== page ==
The changes involve “painful, unprecedented sacrifices” for union workers, U.A.W. officials told members in a summary distributed to plant leaders Tuesday. “Faced with this dire situation and realizing failure to meet the government requirements would surely mean the end of General Motors, your bargainers painstakingly put together modifications to the collective bargaining agreement to satisfy the Treasury Auto Task Force,” the summary said. “Considering the alternatives, we urge a ‘yes’ vote in factor of ratification.” The plant leaders who met Tuesday morning in Detroit voted unanimously to recommend that their members support the deal.
The union persuaded G.M. to reduce the number of vehicles it will import from low-wage countries like China. G.M. agreed to retool two previously closed plants in the United States so that they can stamp metal for and build as many as 160,000 compact and small cars a year. G.M. also agreed not to increase production in Mexico by reducing production of similar vehicles in the United States. Three assembly plants and one stamping plant would be put on “standby,” to be reactivated if market demand increases beyond current projections.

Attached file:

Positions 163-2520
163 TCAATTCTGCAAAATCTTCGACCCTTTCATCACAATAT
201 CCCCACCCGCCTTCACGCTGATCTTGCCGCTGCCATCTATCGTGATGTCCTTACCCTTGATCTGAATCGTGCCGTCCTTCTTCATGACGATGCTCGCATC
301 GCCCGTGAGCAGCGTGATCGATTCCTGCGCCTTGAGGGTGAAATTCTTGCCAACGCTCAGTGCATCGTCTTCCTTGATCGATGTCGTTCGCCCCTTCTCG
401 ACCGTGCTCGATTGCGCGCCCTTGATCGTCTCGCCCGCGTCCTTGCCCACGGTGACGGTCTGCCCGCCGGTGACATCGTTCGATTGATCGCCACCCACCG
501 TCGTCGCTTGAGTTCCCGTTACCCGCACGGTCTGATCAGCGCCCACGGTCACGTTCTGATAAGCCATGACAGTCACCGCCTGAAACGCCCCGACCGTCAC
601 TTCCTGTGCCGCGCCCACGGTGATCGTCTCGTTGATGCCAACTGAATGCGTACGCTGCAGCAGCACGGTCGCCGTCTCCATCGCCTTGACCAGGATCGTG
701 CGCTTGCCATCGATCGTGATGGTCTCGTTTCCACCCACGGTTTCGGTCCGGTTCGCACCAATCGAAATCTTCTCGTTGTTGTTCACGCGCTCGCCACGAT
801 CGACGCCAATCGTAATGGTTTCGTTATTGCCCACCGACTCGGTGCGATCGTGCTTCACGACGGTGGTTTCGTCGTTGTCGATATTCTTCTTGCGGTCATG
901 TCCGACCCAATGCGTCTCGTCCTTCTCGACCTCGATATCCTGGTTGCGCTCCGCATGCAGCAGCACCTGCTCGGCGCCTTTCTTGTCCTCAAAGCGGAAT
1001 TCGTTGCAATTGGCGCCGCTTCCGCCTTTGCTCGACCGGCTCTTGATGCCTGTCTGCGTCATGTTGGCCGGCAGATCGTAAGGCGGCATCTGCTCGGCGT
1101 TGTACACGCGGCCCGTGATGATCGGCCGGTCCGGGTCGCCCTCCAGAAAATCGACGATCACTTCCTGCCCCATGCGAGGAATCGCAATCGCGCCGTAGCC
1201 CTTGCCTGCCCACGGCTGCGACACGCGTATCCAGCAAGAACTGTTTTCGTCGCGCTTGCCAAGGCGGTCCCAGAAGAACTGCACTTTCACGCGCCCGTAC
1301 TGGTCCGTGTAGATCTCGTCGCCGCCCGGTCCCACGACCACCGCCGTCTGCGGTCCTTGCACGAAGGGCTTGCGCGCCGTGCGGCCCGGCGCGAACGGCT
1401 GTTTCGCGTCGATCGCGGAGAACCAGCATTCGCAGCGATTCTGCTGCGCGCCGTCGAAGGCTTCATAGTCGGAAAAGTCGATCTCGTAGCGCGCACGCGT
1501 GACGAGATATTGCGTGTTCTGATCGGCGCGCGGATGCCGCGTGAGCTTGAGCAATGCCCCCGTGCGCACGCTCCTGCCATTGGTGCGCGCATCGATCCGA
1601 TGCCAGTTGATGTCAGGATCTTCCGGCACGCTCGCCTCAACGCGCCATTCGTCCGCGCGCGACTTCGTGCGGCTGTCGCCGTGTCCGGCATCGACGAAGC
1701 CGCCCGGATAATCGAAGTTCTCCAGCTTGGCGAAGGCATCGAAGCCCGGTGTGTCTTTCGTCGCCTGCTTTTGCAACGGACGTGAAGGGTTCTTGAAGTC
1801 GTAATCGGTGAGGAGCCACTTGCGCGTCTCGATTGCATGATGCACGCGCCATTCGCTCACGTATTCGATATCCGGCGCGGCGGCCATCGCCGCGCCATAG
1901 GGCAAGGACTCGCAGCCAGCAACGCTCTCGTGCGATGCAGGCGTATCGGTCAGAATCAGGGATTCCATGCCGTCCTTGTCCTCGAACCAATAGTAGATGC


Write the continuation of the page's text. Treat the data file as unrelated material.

Nearly all of G.M.’s hourly workers will receive another buyout and early retirement offer. Production workers eligible to retire would receive $20,000 and a $25,000 discount voucher toward a new vehicle, which is similar to the terms that 7,000 workers accepted in March. Workers with at least 20 years of seniority who agree to give up future benefits would receive $115,000 plus a voucher, which is far greater than the March offer. . . . Retiree benefits will be reduced as of July 1, at the direction of the Treasury, the union said. At that time, pending court approval, retirees will lose vision and dental coverage, among other changes.